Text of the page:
Starring: Steve Carell, Anne Hathaway, Dwayne Johnson
Directed by: Peter Segal (“The Longest Yard”)
Written by: Tom J. Astle (“Failure to Launch”) and Matt Ember (“Failure to Launch”)
Mel Brooks is an acquired taste, even more so in 2008.
Coming into the production of the film version of “Get Smart” as an advisor with fellow TV series writer Buck Henry, the duo attempt to inject some of the old show’s spirit into only the second feature of Tom Astle and Matt Ember’s screenwriting career.
While the dryness and silliness are there for the most part, some of the jokes sink fast on the big screen as people think back and wonder if “Blazing Saddles” is really as funny as every one says it is.
Brooks is a comedy auteur, and well he should be. No one was making films like “Young Frankenstein” and “Spaceballs” during their time and his enthusiasm for emulating peculiar characters in his own way was both creative and absurd. But now, the comedy feels worn out. It’s proved so in 2005’s “The Producers,” when the film wasn’t as well-received as the Broadway show or the 1968 film of the same name directed and written by Brooks.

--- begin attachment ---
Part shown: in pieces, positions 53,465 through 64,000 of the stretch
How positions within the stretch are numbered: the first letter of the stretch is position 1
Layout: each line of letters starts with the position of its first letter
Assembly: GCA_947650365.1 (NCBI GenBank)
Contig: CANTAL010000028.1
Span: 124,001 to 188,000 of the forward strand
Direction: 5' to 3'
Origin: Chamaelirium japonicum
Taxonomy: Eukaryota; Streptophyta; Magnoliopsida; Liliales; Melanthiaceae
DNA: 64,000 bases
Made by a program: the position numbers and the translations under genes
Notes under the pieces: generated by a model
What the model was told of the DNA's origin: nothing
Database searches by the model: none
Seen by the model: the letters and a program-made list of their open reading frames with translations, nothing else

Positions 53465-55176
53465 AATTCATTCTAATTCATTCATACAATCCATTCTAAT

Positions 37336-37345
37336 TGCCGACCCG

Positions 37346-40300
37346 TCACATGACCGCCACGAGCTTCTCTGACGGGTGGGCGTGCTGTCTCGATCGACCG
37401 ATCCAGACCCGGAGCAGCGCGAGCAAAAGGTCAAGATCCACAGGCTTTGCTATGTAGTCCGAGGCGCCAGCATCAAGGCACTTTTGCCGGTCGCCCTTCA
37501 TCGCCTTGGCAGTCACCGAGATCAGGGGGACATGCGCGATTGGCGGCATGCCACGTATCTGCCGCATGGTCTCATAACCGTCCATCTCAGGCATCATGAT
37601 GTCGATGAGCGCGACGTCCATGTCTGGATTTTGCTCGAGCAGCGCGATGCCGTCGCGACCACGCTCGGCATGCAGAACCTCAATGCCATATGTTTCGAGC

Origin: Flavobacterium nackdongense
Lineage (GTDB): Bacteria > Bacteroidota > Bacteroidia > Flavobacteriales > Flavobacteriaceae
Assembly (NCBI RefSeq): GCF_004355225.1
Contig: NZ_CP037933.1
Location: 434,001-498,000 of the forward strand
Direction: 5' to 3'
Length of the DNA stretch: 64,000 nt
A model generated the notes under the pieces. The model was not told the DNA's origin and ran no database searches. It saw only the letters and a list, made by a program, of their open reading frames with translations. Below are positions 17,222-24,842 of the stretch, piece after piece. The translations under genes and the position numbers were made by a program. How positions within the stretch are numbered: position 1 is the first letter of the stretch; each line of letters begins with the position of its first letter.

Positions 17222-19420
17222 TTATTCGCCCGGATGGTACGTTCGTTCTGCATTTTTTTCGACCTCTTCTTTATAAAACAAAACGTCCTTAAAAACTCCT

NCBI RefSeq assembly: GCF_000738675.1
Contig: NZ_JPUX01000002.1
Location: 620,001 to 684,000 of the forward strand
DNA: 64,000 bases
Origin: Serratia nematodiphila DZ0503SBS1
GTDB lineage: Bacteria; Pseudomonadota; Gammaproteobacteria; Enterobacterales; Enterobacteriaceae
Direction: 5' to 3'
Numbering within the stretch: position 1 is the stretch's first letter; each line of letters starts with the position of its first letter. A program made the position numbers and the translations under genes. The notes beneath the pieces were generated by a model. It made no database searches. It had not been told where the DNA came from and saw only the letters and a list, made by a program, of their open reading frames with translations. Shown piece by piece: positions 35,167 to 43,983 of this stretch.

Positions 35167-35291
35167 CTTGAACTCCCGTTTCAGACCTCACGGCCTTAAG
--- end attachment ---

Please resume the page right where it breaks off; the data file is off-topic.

In “Get Smart,” Brooks’ characters are revived for an adventure in the 21st century after the original show ended 38 years ago. Like other TV shows of that era that have also been updated for a new generation (“The Beverly Hillbillies,” “Bewitched,” “I Spy”), “Get Smart” has a rough time translating over.
Although cast well (Steve Carell is the perfect to replace Don Adams as secret agent Maxwell Smart), the script falters as it plays out more like an episode of “Mr. Bean” than a bumbling “James Bond.” It’s a nicely constructed cast with Anne Hathaway taking Barbara Feldon’s role as Agent 99 and an addition of Agent 23 played by the always suave Dwayne Johnson.
For something filled with so much deadpan humor, “Get Smart” gets more laughs than the reimagining of Steve Martin’s new “Pink Panther” shtick, but only gets as far as the dry wit takes it. In this case, slapstick and action sequences get most of the screen time and in turn ruins what the original show was all about.